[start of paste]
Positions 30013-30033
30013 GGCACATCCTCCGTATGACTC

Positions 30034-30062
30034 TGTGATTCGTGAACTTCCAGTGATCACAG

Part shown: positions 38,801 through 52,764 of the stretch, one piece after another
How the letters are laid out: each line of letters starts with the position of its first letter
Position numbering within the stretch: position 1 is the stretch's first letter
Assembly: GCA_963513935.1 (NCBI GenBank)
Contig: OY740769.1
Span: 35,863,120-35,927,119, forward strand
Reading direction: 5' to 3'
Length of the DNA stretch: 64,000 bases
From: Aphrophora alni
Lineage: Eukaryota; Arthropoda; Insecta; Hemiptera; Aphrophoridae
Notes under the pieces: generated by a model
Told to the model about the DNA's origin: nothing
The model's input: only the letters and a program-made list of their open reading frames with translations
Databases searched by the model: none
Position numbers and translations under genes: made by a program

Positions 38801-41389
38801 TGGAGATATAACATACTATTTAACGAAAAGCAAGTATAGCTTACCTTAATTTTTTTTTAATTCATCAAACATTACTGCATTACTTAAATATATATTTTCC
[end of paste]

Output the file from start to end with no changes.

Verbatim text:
Positions 30013-30033
30013 GGCACATCCTCCGTATGACTC

Positions 30034-30062
30034 TGTGATTCGTGAACTTCCAGTGATCACAG

Part shown: positions 38,801 through 52,764 of the stretch, one piece after another
How the letters are laid out: each line of letters starts with the position of its first letter
Position numbering within the stretch: position 1 is the stretch's first letter
Assembly: GCA_963513935.1 (NCBI GenBank)
Contig: OY740769.1
Span: 35,863,120-35,927,119, forward strand
Reading direction: 5' to 3'
Length of the DNA stretch: 64,000 bases
From: Aphrophora alni
Lineage: Eukaryota; Arthropoda; Insecta; Hemiptera; Aphrophoridae
Notes under the pieces: generated by a model
Told to the model about the DNA's origin: nothing
The model's input: only the letters and a program-made list of their open reading frames with translations
Databases searched by the model: none
Position numbers and translations under genes: made by a program

Positions 38801-41389
38801 TGGAGATATAACATACTATTTAACGAAAAGCAAGTATAGCTTACCTTAATTTTTTTTTAATTCATCAAACATTACTGCATTACTTAAATATATATTTTCC